Politically charged

Tech Crunch claims repeatedly that Last.fm passed user data on to notorious extortion syndicate theRIAA has become. Their reports are based on unnamed sources, but Last.fm’s strong denial strengthens the suspicion that it may be indeed true (Prince Gorchakov, Russian foreign minister in the 19th century used to say that he doesn’t believe rumors that have not been strongly denied).

The prospect of RIAA thugs laying their hands on records of what all Last.fm users listened to over – in many cases – years is something that should serve as a wake up call for all of us. Even if it did not happen yet there is no guarantee it won’t happen in the future. Actually, one can be sure that one day it will. As we move more of our data to the notorious “cloud” – that is machines we have no control over at all – we basically make it available to the highest bidder. And consequently we loose some degree of control over our lives and privacy.

Conversely, the corporations operating the “cloud” get more and more insight into our lives, views, relationships, material possessions and even thoughts. Then they sell it to advertisers, governments and – as it turns out – RIAA thugs. This is, basically, why all those services are free to use. The users pay for them not with currency but with their data they feed into them.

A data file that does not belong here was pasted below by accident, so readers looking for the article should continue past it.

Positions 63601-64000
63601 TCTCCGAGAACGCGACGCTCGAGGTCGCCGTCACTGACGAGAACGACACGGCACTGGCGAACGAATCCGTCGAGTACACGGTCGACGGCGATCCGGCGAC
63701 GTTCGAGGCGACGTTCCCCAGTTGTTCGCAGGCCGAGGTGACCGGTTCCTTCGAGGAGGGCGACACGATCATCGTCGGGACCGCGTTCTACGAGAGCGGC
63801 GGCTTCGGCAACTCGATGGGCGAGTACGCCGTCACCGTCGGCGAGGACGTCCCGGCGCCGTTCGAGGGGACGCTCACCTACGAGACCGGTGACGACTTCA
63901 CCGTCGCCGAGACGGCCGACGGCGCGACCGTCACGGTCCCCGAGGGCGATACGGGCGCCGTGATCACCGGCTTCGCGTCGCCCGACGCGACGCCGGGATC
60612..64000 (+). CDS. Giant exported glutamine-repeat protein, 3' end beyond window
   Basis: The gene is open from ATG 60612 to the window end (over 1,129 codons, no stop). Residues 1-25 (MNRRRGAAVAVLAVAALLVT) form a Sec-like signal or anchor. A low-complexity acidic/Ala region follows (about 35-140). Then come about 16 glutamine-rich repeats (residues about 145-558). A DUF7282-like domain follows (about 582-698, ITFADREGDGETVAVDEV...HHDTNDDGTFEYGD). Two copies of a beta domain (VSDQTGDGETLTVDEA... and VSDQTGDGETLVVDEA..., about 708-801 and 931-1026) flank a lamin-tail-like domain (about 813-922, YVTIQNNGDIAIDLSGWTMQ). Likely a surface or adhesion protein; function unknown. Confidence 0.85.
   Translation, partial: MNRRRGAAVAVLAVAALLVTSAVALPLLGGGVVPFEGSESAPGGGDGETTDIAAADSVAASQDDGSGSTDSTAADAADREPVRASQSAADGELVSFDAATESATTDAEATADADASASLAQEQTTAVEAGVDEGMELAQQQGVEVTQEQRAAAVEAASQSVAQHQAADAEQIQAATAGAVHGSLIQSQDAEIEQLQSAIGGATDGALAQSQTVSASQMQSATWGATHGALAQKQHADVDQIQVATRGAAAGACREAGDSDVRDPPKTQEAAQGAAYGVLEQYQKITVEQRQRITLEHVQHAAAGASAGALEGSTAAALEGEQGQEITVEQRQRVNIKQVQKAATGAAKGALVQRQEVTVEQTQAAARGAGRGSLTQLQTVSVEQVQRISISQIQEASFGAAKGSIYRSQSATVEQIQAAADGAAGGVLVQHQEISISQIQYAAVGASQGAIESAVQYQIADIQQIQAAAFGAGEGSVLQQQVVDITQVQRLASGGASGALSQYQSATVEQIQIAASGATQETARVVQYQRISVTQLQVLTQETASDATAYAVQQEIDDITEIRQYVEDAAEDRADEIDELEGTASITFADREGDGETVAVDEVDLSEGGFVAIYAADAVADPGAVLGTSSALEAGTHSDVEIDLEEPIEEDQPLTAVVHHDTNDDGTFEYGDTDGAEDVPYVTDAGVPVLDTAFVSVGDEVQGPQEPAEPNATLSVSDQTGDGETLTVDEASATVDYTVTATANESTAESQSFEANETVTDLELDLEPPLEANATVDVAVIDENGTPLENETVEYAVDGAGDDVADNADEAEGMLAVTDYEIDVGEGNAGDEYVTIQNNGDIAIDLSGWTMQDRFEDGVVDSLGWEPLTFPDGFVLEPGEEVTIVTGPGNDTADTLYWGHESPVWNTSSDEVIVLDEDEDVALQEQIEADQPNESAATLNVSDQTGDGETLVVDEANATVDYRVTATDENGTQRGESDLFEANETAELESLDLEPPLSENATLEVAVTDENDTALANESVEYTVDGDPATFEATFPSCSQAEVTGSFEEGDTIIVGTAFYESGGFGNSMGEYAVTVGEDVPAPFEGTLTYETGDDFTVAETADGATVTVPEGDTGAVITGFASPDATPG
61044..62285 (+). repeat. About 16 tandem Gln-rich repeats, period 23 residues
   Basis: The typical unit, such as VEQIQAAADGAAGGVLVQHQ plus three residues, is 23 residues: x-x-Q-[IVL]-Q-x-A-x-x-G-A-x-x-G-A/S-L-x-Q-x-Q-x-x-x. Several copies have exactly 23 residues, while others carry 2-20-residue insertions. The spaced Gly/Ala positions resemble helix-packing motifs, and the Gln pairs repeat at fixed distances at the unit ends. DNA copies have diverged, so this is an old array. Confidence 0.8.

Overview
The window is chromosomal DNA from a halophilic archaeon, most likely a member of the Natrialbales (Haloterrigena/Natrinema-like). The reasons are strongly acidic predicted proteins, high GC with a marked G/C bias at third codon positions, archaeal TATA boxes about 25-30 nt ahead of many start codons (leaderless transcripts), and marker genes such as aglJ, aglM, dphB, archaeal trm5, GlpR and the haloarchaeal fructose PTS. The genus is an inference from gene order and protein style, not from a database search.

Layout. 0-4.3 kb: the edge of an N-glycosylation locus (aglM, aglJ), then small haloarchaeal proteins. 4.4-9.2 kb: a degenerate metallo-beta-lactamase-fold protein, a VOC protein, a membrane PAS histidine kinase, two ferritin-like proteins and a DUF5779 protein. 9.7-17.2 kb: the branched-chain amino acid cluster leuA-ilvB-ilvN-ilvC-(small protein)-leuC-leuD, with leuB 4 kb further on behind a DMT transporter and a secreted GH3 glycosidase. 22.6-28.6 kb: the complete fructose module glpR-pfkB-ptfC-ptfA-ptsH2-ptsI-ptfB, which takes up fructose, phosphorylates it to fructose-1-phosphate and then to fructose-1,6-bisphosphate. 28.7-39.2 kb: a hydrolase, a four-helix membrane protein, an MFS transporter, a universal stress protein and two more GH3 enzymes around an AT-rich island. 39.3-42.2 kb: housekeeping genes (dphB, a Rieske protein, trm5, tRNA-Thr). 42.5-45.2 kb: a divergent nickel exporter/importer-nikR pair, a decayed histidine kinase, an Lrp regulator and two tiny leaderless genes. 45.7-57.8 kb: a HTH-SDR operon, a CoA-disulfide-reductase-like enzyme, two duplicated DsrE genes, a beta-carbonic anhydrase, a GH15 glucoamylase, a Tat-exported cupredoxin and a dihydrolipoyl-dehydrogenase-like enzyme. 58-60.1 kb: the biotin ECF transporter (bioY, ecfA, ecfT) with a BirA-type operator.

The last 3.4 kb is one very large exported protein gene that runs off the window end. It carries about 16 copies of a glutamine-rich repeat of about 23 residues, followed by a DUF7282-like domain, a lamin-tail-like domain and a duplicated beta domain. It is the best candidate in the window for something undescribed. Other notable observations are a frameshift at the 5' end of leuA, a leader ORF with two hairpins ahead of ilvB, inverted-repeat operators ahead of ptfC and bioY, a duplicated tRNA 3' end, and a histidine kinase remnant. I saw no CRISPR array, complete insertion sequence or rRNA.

And Last.fm is just the tip of the iceberg. Think of Google. If you use the whole range of their compellingly simple and easy to use services then they can corelate your e-mails kept in GMail with your photos kept in Picasa, with your conversations on Groups, your blog posts on their blogging engine, your documents and spreadsheets in their Docs and even your browsing history if you use their browser toolbar or Chromium browser. And they don’t have to manually browse through all that to use it – on the contrary, they can algorithmically process all this data and single out people that match a certain profile. Or detect trends. Or predict events. Or map people’s connections.

There is a book out now called “The Numerati” written by Stephen Baker that describes in terms understandable for a layman what can be algorithmically derived from all the data we leave about us. It is all great for marketers for pinpointing their advertising Google and others live off. But it’s also great for secret police and others who want to single out people based on their views or associations. And great for governments who want to know about trends in a population even before they are publicly expressed.

You think Google won’t work hand in hand with the government if asked, that they would resist to protect your privacy? Don’t delude yourself – they will do it the instant some types from NSA or another gov agency walk into their offices. And they even do it publicly now. Yeah, I know, it is just for predicting flu outbreaks and who would object to something this good etc. But same technology can be used for detecting and pinpointing, say, tax dissent (like tea parties). Or map support for anti-Obama politicians – especially given Google’s political views being in line with the current’s administration.